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Data Set ID:

IceBridge Photon Counting Lidar L1B Subset Geolocated Photon Elevations, Version 1

This data set contains nadir photon counting data captured over Antarctica using the Sigma Space photon counting lidar. Position and orientation data are included. The data were collected by scientists working on the International Collaborative Exploration of the Cryosphere through Airborne Profiling (ICECAP) project, which was funded by the National Science Foundation (NSF), the Antarctic Climate and Ecosystems Collaborative Research Center, and the Natural Environment Research Council (NERC) with additional support from NASA Operation IceBridge.

Geographic Coverage

Spatial Coverage:
  • N: -53, S: -90, E: 180, W: -180

Spatial Resolution:
  • 10 cm x 10 cm
Temporal Coverage:
  • 25 November 2010
(updated 2014)
Temporal Resolution: Varies
  • Lidar
Platform(s) AIRCRAFT, BT-67, BT-67
Sensor(s): LIDAR, Sigma Space Lidar
Data Format(s):
  • HDF
  • XML
Version: V1
Data Contributor(s): Donald Blankenship, Scott Kempf, Duncan Young, Laura Lindzey

Data Citation

As a condition of using these data, you must cite the use of this data set using the following citation. For more information, see our Use and Copyright Web page.

Blankenship, D. D., S. D. Kempf, D. A. Young, and L. E. Lindzey. 2012, updated 2014. IceBridge Photon Counting Lidar L1B Subset Geolocated Photon Elevations, Version 1. [Indicate subset used]. Boulder, Colorado USA. NASA National Snow and Ice Data Center Distributed Active Archive Center. doi: http://dx.doi.org/10.5067/NR1VABD1ZDTQ. [Date Accessed].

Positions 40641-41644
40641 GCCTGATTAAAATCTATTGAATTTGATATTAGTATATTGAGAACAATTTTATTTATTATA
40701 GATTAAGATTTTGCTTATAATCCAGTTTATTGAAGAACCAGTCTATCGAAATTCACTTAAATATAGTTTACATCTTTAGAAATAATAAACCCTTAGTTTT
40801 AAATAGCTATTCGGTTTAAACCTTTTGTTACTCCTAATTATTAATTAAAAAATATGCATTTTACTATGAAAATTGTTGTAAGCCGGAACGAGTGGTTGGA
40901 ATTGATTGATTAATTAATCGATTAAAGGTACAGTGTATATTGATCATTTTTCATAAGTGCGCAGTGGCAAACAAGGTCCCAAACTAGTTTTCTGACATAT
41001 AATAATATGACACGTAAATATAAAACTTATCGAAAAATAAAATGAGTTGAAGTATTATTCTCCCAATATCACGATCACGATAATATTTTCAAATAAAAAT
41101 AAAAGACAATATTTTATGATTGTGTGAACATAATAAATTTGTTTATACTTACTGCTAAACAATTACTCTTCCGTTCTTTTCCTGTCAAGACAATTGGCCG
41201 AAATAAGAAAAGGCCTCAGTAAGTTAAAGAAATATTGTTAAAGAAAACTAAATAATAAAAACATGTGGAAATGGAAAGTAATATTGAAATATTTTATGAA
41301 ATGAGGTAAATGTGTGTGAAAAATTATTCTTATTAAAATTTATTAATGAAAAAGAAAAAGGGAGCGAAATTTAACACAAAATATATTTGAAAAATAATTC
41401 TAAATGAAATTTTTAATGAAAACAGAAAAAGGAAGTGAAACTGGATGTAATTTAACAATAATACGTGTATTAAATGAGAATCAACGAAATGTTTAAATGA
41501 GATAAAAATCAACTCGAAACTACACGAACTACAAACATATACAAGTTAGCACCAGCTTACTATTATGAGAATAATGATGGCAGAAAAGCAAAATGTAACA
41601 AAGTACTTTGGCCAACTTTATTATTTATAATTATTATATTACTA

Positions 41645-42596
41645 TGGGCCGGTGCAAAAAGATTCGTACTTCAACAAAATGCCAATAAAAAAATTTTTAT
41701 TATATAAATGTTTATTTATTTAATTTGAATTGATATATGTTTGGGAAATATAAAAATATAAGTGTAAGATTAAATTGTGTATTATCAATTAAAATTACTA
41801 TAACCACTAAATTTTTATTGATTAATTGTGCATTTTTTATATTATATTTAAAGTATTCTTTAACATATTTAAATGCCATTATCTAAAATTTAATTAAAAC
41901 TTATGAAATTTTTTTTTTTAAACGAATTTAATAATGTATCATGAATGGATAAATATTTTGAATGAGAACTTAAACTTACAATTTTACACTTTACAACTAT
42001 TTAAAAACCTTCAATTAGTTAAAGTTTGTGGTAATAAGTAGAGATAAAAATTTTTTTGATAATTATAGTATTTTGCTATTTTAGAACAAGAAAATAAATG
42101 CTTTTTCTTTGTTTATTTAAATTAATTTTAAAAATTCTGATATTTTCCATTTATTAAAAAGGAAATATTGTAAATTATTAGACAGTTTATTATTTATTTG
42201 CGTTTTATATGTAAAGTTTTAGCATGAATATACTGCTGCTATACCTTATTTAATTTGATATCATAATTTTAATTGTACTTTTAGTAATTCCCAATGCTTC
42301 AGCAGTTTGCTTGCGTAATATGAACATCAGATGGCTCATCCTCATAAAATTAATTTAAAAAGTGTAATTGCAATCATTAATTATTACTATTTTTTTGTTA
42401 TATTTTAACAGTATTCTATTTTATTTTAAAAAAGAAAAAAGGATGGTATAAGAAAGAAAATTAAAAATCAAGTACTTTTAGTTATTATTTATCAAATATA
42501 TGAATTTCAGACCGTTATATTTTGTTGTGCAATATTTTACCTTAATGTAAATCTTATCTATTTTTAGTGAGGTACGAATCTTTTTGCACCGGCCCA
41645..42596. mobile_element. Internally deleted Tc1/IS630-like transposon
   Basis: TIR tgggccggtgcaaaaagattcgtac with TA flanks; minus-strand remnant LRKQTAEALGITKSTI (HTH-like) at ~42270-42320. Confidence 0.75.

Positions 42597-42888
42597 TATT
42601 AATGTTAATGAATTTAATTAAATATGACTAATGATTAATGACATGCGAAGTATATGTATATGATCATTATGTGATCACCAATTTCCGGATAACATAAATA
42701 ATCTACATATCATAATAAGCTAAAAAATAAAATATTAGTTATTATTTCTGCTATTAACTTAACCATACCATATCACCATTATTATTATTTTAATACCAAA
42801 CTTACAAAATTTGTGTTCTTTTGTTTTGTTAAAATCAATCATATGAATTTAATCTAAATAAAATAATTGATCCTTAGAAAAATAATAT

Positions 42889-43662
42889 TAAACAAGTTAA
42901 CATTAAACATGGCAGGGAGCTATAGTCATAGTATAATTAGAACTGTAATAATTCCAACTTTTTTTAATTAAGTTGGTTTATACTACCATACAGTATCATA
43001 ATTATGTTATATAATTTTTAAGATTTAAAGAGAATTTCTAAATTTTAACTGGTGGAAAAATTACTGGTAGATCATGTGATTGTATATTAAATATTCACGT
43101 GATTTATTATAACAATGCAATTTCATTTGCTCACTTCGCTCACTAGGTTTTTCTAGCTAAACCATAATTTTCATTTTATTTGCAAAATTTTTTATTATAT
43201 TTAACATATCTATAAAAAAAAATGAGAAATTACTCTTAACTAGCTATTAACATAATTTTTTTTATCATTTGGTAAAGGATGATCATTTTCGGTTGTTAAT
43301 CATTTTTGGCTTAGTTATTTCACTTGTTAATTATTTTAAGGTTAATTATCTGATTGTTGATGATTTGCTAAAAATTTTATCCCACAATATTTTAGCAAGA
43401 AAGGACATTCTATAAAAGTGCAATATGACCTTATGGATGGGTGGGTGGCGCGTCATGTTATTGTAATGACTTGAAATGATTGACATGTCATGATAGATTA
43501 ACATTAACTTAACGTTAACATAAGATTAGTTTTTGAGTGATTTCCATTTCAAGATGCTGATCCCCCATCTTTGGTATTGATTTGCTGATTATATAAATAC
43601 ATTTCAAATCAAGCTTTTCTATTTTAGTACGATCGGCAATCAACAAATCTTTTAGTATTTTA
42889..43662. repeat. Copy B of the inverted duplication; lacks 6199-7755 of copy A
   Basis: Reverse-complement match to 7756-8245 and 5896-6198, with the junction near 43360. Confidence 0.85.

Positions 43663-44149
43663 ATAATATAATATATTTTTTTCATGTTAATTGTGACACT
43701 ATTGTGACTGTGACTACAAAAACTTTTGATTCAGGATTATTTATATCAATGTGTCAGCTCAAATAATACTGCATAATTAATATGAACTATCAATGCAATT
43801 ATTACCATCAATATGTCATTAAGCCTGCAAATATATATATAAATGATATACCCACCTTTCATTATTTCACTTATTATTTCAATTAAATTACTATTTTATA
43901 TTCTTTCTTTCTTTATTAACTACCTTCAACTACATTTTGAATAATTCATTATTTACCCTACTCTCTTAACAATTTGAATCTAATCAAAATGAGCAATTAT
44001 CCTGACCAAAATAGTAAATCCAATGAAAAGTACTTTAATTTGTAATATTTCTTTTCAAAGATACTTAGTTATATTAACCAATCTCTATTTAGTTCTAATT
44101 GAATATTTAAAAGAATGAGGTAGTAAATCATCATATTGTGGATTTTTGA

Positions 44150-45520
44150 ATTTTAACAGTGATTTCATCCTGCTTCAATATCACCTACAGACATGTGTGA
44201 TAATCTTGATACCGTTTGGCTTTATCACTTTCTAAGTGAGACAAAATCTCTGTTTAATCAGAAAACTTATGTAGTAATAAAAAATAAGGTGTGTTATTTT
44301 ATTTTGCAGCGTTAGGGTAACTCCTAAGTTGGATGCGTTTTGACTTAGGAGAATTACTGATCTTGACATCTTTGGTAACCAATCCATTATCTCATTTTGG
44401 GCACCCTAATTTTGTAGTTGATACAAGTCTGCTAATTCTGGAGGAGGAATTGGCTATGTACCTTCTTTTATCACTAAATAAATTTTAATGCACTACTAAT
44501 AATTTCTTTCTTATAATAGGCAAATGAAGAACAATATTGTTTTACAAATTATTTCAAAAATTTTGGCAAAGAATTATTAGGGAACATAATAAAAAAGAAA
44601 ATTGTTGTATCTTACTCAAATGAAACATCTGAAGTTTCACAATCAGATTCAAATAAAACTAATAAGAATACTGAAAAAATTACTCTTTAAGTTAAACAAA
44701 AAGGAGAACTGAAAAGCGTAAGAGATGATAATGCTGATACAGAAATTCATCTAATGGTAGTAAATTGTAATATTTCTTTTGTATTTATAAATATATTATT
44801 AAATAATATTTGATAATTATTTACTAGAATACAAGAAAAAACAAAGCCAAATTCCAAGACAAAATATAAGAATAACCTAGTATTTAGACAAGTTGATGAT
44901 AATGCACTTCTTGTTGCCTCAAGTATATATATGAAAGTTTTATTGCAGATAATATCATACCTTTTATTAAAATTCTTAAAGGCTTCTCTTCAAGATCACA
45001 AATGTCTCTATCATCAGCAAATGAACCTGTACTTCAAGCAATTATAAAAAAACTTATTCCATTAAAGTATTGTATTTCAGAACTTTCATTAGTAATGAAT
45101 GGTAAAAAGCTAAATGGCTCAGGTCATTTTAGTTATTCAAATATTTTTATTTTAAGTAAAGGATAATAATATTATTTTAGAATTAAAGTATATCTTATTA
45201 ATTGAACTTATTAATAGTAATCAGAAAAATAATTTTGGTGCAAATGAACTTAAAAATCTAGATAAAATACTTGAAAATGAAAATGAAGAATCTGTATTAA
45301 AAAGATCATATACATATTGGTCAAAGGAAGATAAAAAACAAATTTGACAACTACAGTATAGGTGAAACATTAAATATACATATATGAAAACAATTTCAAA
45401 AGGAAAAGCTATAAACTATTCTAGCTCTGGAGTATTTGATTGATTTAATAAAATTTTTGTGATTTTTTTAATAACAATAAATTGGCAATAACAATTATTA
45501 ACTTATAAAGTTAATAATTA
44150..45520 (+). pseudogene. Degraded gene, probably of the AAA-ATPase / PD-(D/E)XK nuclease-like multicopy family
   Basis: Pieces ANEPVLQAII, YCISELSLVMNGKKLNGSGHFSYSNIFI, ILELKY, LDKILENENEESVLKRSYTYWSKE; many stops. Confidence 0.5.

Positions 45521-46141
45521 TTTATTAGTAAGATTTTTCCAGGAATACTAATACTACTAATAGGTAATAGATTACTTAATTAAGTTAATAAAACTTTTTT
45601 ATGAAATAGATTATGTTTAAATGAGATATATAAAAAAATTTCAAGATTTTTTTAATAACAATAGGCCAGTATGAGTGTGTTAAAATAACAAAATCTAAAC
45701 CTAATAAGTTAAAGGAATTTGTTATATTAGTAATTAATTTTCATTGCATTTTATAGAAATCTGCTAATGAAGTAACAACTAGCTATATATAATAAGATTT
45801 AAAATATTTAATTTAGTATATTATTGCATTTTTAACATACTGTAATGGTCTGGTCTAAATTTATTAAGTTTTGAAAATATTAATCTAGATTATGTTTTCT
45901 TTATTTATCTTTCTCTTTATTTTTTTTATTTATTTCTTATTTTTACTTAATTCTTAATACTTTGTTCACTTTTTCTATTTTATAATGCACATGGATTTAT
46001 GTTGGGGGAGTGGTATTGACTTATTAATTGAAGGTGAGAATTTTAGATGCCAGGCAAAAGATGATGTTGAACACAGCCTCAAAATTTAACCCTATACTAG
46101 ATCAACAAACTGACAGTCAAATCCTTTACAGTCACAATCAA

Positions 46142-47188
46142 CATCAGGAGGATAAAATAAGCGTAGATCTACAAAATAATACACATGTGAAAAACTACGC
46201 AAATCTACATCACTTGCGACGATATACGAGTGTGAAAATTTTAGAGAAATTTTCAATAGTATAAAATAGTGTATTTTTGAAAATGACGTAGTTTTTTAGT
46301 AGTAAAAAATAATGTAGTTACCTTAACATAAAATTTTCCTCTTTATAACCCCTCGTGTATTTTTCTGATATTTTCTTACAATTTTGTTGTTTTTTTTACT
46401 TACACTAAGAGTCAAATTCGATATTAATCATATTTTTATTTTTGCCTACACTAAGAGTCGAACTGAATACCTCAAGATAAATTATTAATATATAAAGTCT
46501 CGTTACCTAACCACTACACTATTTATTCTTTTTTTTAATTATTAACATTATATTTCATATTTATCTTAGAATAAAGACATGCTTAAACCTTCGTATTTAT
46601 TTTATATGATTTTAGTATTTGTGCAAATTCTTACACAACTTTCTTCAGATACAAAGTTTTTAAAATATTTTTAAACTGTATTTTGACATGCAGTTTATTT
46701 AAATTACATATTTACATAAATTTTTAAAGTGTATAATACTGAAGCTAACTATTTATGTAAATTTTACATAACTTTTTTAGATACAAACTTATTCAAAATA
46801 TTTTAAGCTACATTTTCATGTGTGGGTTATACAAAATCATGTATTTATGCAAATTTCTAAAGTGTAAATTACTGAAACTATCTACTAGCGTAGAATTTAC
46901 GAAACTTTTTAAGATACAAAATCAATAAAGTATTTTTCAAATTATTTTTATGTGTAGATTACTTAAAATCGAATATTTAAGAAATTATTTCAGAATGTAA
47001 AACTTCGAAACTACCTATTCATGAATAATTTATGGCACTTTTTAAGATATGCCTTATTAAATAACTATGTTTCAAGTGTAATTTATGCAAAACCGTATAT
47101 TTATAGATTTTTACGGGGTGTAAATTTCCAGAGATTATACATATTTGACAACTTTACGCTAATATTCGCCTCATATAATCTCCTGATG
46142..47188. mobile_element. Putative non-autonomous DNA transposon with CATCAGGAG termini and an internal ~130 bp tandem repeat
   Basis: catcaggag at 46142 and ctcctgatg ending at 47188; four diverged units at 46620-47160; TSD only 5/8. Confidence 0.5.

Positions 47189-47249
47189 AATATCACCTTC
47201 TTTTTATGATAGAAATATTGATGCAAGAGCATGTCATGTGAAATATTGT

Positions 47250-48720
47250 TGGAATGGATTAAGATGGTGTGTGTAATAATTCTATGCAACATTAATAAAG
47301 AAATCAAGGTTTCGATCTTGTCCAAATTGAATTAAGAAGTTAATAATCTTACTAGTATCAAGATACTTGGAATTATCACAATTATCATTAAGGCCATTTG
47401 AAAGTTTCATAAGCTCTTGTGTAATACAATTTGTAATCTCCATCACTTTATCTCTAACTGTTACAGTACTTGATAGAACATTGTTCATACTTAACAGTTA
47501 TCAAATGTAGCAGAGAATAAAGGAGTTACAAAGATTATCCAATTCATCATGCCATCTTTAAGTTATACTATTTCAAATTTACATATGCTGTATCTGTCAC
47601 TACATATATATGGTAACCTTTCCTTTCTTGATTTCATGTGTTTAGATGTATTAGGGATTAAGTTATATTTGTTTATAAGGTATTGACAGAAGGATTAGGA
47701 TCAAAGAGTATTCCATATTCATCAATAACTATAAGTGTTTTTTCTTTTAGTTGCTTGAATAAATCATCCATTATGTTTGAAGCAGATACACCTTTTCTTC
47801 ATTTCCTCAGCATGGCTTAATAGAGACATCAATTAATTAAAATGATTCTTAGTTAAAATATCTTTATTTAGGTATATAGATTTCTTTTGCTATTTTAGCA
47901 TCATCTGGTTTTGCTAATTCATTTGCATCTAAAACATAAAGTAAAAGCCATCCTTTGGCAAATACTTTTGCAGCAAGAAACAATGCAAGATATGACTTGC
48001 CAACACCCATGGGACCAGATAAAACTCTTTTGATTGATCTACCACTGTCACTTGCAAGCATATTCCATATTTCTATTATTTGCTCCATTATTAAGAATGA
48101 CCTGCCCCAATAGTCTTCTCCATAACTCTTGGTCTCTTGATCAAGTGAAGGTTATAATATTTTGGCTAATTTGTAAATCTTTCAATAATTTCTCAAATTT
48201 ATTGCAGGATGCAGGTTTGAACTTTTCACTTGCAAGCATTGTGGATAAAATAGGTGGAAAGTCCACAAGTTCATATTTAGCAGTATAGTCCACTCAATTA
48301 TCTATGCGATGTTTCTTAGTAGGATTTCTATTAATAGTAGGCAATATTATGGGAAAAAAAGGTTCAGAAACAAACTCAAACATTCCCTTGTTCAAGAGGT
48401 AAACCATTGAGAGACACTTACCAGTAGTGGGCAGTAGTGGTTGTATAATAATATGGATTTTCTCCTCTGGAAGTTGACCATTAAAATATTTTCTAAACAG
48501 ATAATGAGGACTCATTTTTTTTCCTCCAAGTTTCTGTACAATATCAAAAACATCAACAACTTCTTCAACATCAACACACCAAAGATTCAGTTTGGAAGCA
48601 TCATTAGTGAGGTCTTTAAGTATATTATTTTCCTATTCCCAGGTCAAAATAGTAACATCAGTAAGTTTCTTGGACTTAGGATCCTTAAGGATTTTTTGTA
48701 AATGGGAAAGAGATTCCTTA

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Detailed Data Description


The data files are in HDF5 format. Each data file is paired with an associated XML file. The XML files contain location, platform, and instrument metadata.

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File and Directory Structure

Data files are organized in folders by date in the https://n5eil01u.ecs.nsidc.org/ICEBRIDGE/ILSNP1B.001/ directory, for example /2012.12.11/.

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File Naming Convention

The files are named according to the following convention and as described in Table 1:





Table 1. Naming Convention
Variable Description
ILSNP1B Short name for IceBridge Sigma Space Photon Counting Lidar L1B Time-Tagged Nadir Photon Ranges
YYYY Four-digit year of survey
DOY Day of year of survey
PPP Geographic area (Project)
JKB2h Host platform for timing (System)
TTTT Transect name within Project
xxx Granule within line
.h5 indicates HDF5 file
.h5.xml indicates XML metadata file
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File Size

The HDF5 data files range from approximately 1.5 MB to 260 MB.

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The entire data set is approximately 465 GB.

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Spatial Coverage

The target region for this data is East Antarctica, Greenland, and the Antarctic Peninsula. Please see HDF5 metadata for targets for each granule.